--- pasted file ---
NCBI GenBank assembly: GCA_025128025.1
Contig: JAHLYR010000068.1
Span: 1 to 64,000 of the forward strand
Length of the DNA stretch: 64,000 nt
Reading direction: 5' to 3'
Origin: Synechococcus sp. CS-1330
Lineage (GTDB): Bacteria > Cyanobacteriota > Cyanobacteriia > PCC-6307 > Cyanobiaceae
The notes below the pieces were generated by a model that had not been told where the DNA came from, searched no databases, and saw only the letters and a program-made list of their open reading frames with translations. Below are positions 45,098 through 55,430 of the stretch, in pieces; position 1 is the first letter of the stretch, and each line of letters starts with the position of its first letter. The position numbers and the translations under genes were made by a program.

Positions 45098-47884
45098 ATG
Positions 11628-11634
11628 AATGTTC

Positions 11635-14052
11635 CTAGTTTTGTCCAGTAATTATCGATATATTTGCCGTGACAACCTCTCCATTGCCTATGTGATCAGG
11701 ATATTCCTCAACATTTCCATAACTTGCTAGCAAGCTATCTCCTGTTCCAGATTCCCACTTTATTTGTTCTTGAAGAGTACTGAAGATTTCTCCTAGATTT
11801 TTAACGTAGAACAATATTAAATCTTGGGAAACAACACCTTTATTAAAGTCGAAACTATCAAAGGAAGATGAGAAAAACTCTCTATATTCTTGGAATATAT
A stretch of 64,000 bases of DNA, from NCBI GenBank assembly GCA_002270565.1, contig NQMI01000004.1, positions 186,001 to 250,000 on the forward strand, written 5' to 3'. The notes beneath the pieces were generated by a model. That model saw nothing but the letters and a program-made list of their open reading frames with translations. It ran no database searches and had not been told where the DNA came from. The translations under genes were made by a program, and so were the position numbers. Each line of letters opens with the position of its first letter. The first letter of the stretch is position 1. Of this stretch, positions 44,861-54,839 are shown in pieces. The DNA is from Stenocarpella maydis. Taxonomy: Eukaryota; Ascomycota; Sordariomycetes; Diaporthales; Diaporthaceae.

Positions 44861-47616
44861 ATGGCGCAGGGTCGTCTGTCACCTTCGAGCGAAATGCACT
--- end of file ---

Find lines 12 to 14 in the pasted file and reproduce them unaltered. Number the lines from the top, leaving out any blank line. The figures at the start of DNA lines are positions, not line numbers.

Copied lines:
11628 AATGTTC

Positions 11635-14052
11635 CTAGTTTTGTCCAGTAATTATCGATATATTTGCCGTGACAACCTCTCCATTGCCTATGTGATCAGG